The Secretary of State to the Minister in Haiti (Armour)

No. 238

Sir: In connection with the proposed trade agreement between the United States and Haiti, you are informed that a list of specific concessions has not been officially requested of the Department by the Haitian Government. Both the Haitian Minister and Mr. de la Rue have, however, made known in a general way the nature of the concessions being sought by Haiti, and the Department has deemed its expedient to indicate informally to them the extent to which this Government will probably be able to meet the wishes of the Haitian Government.

On one commodity, rum, it is likely that a reduction in duty of [Page 321] from $5.00 to $2.50 per gallon can be granted, although the Haitian desire for a separate classification of sugar-cane rum is considered impracticable on grounds of policy and administration. On fresh pineapples we will probably be able to reduce the tariff from $0.50 to $0.35 per crate and from 11/6 cents to 9/10 cents each in bulk. In addition, this Government is prepared to agree to maintain sisal and logwood on the free list for the life of the agreement. With respect to coffee, cocoa-beans, bananas and goatskins, the fact that Haiti is a very minor supplier makes it impossible, under our most-favored nation policy, to give Haiti a guaranty of continued free entry without seriously impairing our bargaining position with other more important suppliers. In connection with these products, however, the Department will be pleased to give Haiti an undertaking in the form of an unconditional most-favored nation provision, which will assure her continued free entry on an equality with any major suppliers that may be guaranteed such treatment in later trade agreements.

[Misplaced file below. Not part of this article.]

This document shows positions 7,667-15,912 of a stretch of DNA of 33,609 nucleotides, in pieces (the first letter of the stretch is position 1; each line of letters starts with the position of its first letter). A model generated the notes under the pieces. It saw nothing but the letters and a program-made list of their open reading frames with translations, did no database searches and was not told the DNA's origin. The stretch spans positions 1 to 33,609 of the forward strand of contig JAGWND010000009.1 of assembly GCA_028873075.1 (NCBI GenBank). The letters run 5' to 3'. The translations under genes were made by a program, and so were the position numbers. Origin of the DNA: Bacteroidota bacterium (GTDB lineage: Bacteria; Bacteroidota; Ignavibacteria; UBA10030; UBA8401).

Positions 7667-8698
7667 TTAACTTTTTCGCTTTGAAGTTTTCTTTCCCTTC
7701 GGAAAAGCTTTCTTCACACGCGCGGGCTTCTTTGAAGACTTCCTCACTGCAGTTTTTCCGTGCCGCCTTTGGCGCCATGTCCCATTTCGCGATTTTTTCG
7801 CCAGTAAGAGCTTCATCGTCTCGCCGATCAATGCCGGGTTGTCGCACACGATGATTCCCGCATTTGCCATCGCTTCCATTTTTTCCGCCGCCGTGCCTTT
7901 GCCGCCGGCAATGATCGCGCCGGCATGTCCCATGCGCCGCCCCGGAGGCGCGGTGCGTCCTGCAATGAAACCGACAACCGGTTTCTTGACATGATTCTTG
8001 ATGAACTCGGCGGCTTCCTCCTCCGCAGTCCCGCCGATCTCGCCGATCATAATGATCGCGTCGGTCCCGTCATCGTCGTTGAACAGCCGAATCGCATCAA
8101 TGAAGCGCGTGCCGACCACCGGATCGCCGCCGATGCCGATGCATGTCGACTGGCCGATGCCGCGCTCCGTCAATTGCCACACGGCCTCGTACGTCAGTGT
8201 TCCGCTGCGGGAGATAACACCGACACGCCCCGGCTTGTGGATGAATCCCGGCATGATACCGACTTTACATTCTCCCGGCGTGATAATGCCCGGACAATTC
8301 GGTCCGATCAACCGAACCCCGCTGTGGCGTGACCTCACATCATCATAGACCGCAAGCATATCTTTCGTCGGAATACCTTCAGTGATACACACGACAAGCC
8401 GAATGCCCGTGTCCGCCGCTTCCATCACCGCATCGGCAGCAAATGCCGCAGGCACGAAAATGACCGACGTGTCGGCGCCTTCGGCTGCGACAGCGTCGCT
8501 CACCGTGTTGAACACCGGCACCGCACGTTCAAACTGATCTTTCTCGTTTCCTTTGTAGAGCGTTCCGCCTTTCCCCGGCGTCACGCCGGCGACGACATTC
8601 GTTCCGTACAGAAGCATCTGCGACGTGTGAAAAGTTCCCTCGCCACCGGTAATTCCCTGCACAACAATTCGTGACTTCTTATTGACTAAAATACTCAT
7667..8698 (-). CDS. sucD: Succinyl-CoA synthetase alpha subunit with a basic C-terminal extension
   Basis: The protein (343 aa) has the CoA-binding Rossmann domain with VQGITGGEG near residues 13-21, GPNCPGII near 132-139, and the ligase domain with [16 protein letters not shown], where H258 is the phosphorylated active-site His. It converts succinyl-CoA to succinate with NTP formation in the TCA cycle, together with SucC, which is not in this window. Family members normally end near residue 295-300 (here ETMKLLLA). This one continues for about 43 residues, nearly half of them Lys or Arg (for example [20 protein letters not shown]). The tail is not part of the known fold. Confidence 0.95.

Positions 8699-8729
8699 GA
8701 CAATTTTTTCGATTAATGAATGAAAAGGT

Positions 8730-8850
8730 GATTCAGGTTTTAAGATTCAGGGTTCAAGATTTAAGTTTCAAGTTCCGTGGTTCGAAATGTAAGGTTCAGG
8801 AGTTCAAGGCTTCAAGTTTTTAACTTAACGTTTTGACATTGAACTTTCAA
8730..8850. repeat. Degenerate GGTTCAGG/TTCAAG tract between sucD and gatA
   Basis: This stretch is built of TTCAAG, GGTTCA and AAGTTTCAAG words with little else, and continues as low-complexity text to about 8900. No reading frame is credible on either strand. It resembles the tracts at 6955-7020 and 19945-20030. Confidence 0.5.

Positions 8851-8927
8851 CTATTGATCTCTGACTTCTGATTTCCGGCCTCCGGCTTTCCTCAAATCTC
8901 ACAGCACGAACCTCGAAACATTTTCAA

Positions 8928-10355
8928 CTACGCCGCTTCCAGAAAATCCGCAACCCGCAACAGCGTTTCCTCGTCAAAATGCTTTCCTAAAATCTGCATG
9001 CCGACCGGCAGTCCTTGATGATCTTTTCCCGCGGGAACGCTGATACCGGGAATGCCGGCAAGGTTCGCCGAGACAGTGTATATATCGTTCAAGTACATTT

By virtue of this suggested unconditional most-favored nation provision, Haiti could expect in all probability to receive the benefits of tariff reductions on such commodities as long-staple cotton, cashew nuts, orange peel, hand embroidery, limes, and logwood extract if, as is considered likely, such reductions are agreed to in trade agreements with the major suppliers of these products in the course of the next few months. As in the case of binding on the free list commodities of which Haiti is a minor supplier, the granting of tariff reductions on these products to Haiti at the present time would seriously impair the position of the United States in its negotiation of agreements with the leading suppliers.

The Department is of the opinion that the possible concessions indicated above fully meet the desires of the Haitian Government as made known to the Department with the exception of one requested concession on sugar. The request of Haiti that she be granted a quota substantially greater than the one prescribed for 1934 cannot be acceded to because of the discrimination that it would involve. However, it has been brought to the attention of the Haitian Minister and of Mr. de la Rue that Haiti continues to enjoy the right to export unlimited quantities of “draw-back” sugar to the United States; and it is believed that the problem of disposing of the Haitian export sugar crop might well be taken care of through that means.

The above is for your strictly confidential information and to serve you as background in case the subject of the proposed trade agreement is brought up in any conversations you may have either with President Vincent or with Monsieur Blanchet, who is now on his way to Port-au-Prince.

Very truly yours,

For the Secretary of State:
Sumner Welles